In The Beginning, Abortion Was Murder
The evening that the leaked Supreme Court opinion by Samuel Alito hit the airwaves, Stream contributor Jason Jones — a lifelong pro-life stalwart — was at a funeral in Washington, D.C. So he was present outside the Supreme Court, with a small band of pro-lifers, countering hundreds of outraged abortion fans. He was livestreaming the incident from his phone, and I sat at my laptop watching, fascinated.
One amusing detail: The pro-lifers who happened to show up were from the group Atheists for Life. They were standing up to the mob, even as our alleged Christian, “devout Catholic” president signed off on a statement supporting abortion up through birth.
The irony there is telling, in the sense that it tells us something.
The One Thing We Can Know for Certain
Abortion is the killing of an innocent human being. This truth is more certain than the existence of God, which requires some abstract inferences, and the weighing of evidence. There’s no need for that in the womb. Every woman knows what it means to be pregnant. Most animals know it, and most of the higher mammals make sacrifices and take risks to protect their young. Even alligators, primitive creatures from the age of the dinosaurs, care for their young. To do otherwise is evil, if the word has any meaning.
When we see the ejected, mutilated remains of unborn children, we know what we’re looking at. We see tiny, cancelled faces and delicate, severed limbs, and it makes us weep. When we learn that doctors are stealing those organs to perform monstrous experiments, we are outraged and want to hang them. That’s how the human heart works.
A Pro-Choice Jesus Would Deserve Crucifixion
Abortion is wrong. This truth is more certain than the divinity of Christ. If a man who rose from the dead told us that killing babies was right, we’d know he wasn’t God — but some wizard protected by demons. Or maybe an alien. But we’d know he wasn’t the Son of the God who gave us life.
We would reject him, maybe nail him back up on the cross, but this time set it on fire. To be on the safe side. Any church which claims that abortion is justified is a temple of evil, where you shouldn’t darken the door. It’s haunted, by the cruel spirits whom it serves.
Are We Some Mutant Species?
Abortion is cruel and selfish, a refusal to pay forward to the next generation the gift of life we each have received. This truth is obvious even to animals. In higher mammals, mothers will fight and sacrifice for their offspring. If we saw a species that slaughtered them, merely to avoid difficulties and inconveniences, we’d know that the species was doomed. We wouldn’t mourn it.
And indeed, if the human species continues to slaughter its young, there will be no reason to mourn the disappearance of man. Good riddance to bad rubbish, I say. Let the dolphins grow legs and inhabit our ruined cities.
I Think, Therefore I Am Pro-Life
Are there any truths more obvious and certain than the wickedness of abortion? Perhaps. I’m conscious that I exist, and that’s effectively certain.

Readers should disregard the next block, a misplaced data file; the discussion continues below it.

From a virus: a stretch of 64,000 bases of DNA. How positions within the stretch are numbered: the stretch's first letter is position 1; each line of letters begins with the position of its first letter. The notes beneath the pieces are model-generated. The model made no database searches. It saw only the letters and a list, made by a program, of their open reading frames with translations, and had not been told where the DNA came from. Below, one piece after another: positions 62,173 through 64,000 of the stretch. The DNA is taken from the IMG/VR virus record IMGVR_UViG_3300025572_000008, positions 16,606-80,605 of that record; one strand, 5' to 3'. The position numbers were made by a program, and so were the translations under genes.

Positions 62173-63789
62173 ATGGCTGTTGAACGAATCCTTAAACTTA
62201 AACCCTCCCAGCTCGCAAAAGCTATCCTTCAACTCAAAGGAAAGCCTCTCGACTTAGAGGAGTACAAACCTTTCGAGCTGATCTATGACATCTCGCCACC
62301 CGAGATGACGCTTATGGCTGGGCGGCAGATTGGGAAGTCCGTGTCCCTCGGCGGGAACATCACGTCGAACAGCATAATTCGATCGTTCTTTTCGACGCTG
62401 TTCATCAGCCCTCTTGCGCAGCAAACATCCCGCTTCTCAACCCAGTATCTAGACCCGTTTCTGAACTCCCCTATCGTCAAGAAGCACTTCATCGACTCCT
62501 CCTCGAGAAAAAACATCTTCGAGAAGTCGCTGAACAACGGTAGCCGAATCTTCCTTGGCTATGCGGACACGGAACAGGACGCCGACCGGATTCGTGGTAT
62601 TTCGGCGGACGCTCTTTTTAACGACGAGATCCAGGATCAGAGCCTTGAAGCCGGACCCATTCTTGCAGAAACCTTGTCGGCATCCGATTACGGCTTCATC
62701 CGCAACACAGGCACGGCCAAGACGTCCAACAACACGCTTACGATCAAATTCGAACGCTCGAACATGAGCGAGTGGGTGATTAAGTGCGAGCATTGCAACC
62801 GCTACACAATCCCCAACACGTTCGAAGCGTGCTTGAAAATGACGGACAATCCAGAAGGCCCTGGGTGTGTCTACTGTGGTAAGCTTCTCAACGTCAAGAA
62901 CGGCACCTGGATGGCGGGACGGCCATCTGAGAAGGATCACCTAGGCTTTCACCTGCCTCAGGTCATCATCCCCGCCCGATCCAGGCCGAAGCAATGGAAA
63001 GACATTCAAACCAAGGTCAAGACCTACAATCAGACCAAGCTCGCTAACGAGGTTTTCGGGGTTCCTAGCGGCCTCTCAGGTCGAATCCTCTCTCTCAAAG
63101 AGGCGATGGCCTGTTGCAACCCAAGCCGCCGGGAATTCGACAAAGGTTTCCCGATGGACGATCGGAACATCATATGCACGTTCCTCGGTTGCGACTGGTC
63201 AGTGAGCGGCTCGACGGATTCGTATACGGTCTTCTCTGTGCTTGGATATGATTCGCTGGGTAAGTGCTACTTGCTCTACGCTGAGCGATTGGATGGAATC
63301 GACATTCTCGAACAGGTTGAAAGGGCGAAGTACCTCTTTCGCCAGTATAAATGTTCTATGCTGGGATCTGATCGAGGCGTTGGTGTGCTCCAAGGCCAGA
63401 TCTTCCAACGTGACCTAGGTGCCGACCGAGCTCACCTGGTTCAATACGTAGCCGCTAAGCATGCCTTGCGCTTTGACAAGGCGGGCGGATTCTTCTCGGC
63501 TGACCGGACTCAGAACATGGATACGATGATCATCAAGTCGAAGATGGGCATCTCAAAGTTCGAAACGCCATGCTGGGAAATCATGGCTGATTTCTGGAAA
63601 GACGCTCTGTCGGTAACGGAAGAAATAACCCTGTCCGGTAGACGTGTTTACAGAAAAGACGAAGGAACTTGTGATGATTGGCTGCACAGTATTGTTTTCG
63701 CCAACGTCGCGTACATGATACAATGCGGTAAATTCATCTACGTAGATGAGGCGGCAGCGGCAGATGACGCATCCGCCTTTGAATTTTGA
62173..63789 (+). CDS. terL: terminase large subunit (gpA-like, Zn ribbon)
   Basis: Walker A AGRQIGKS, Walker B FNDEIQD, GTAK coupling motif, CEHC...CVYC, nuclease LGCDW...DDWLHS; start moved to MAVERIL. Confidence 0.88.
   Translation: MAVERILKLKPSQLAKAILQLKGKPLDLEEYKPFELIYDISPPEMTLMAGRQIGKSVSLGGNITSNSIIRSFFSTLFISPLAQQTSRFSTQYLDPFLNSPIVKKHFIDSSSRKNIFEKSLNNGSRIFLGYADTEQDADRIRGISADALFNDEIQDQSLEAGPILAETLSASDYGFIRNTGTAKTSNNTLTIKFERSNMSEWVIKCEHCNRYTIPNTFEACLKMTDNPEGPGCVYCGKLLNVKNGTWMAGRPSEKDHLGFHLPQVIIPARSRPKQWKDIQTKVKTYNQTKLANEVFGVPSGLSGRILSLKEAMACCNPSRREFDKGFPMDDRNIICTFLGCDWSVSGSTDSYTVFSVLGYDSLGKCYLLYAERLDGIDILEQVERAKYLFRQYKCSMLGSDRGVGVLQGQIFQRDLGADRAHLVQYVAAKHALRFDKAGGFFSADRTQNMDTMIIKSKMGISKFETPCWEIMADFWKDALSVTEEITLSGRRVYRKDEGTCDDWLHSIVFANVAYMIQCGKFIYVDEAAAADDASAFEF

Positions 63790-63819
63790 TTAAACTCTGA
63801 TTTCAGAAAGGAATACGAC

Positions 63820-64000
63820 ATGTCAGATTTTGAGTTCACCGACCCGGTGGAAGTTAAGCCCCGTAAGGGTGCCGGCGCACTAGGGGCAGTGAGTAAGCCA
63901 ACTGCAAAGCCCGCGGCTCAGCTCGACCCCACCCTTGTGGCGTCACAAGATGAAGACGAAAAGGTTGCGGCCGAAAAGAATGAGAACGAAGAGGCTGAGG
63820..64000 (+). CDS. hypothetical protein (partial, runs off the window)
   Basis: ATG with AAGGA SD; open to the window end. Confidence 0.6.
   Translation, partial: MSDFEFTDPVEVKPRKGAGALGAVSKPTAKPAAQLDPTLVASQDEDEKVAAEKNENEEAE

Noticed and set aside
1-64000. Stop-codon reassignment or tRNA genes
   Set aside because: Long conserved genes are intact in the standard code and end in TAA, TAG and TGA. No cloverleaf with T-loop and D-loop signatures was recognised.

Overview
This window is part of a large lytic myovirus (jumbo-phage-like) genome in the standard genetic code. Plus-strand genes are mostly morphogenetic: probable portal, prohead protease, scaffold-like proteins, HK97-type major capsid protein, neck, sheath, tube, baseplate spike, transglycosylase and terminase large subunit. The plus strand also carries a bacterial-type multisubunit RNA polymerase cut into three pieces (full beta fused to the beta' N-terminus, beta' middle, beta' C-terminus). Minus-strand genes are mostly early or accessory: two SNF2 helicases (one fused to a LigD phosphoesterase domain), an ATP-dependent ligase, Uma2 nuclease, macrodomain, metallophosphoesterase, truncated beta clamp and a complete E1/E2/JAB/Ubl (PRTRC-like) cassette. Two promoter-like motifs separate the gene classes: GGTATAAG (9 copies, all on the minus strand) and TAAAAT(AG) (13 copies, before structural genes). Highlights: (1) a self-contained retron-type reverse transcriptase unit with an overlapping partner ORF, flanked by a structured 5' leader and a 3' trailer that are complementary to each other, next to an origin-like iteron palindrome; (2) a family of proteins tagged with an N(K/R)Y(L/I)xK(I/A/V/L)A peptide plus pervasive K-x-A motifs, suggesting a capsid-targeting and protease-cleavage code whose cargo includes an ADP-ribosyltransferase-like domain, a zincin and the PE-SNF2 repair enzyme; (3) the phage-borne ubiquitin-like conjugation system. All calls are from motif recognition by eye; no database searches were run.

However, as Descartes realized, (and the Matrix movies explored) there’s a theoretical chance that any one of us is living in a dream, deluded by an Evil Genius, a wicked god, or a complex computer simulation.
You can’t rule it out. What we can rule out?
This crackpot theory: That in the reality we’re faced with, whatever its origin or ultimate nature, killing innocent babies of our own species is virtuous. Nope, it is contemptible. That’s more clear, absolute, and certain than my own consciousness of existence. Only Christianity urges me to summon mercy for those who do this. If I were a pagan, I’d just despise them.
Mere Instinct, Foundational Truth
You might say that it’s the primal truth, at the root of all. We see life, and say it is good. If we don’t really believe that, we’ll eventually kill ourselves — quickly by swallowing pills, or slowly through drugs and decay. Our reaction of love and joy at the sight of a child is a measure of this truth.
It’s not a “merely instinctual” reaction. Rather, this mere instinct is the fundamental truth on which we build everything else. We decide to live one more day, to make a friend, to marry a spouse, to conceive a child, to care for the old, to write a novel or compose a song or rescue a pet … because life is good. We know life is good because we see that babies are good. They are the most absolutely certain and visible good in the natural order.
If you can’t see that, you’re already half-dead. A nation of walking corpses doesn’t deserve to exist — and nature will see that it doesn’t.
Our future is pro-life, if we have one. And if we don’t, we didn’t deserve to. Because we decided that life is bad, so life attacked us as a cancer.
Life wins, in the end.
John Zmirak is a senior editor at The Stream and author or co-author of ten books, including The Politically Incorrect Guide to Immigration and The Politically Incorrect Guide to Catholicism. He is co-author with Jason Jones of “God, Guns, & the Government.”